Monday, March 17, 2008

Why Meditate? (Part 1)

In my previous post, "Who Am I?" I mentioned that I was meditating 20 years ago. Why did I start?

I was in my early twenties. I had just completed vocational school, and I was working full time.

One day, I was lying in bed and some strange woman kept asking me who the president was. At the time, Reagan was the President, but I answered Carter or Ford. I wasn't sure, and it was really hard for me to stay awake.

But then I woke up on my own. I was in a strange room. I asked the ceiling, "Where am I?" and I heard my mom tell me that I'm in the hospital. She explained that I had gotten into a car crash and had a concussion. "Don't you remember?"

I didn't remember any of it. After I got out, we drove back to the scene of the crash. I couldn't remember ever being there, but I did notice that the four-way intersection had only one stop sign.

Anyway, while recuperating, I wondered about my amnesia. Certainly I was awake and conscious when the crash occurred and before then. And witnesses said I was awake and conscious when I was removed from the car and had my head wound stitched. So where were my memories of all that? If a person is partly made up of memory and experience, was I really the same person who was in the crash?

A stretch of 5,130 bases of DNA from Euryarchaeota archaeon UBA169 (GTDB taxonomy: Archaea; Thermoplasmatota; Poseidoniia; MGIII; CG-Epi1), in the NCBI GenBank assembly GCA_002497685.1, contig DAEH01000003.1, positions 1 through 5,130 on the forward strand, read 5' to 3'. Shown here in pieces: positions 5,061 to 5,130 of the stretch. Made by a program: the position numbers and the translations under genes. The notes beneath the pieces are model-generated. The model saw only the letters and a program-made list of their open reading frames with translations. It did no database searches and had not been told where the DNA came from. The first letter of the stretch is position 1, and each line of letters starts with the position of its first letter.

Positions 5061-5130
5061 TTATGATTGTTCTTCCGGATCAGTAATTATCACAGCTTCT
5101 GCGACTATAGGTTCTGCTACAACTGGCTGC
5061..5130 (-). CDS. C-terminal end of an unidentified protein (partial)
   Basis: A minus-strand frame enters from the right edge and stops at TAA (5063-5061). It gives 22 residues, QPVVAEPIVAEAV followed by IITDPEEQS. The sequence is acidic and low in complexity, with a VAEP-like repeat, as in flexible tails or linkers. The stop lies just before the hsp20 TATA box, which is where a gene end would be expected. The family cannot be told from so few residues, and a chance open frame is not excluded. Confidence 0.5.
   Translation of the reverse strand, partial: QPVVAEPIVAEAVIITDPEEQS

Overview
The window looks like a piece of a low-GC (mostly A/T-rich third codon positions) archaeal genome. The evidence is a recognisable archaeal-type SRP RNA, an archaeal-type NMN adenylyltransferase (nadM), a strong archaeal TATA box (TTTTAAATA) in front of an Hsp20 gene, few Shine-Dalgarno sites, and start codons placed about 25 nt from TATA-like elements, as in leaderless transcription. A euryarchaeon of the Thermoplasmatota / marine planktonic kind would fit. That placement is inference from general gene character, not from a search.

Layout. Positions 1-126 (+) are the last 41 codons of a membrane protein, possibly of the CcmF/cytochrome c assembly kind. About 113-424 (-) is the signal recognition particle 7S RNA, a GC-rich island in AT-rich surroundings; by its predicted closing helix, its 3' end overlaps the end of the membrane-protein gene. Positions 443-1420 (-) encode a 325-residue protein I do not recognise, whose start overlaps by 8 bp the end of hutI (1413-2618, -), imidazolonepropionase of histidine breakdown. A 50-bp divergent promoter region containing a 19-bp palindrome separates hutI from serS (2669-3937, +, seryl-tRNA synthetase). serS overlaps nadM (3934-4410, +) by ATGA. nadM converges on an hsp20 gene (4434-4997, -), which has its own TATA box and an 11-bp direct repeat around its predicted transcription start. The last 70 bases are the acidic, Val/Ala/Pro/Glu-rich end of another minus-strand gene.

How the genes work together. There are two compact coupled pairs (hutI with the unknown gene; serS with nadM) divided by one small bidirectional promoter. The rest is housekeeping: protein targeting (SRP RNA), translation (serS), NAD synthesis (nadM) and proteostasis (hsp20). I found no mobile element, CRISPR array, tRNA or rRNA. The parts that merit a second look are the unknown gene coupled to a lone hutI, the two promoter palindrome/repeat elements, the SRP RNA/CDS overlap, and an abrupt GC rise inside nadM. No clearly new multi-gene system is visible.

I also considered my mortality. There was so much to learn before leaving Earth. I was especially interested in all those unexplained phenomena, such as telepathy, and psychokinesis.

So I embarked from our local library on a journey through the literature of such things. Being of a scientific mind, I followed the footnotes in the less speculative books. I don't remember exactly which books I read until I made my way to works on mysticism by Evelyn Underhill, Meister Eckhart, Thomas Merton, as well as The Cloud of Unknowing. I also read a bit about Taoism and Buddhism, including the Tibetan Book of the Dead.

The basis of all this diverse experience of religion appeared to be meditation. And it seemed that meditation would help me cut through the fog of my existence. I wasn't really paying attention to my surroundings, and I needed to change that. So that's when I came across Lawrence LaShan's "How To Meditate" and undertook a discipline of meditation.

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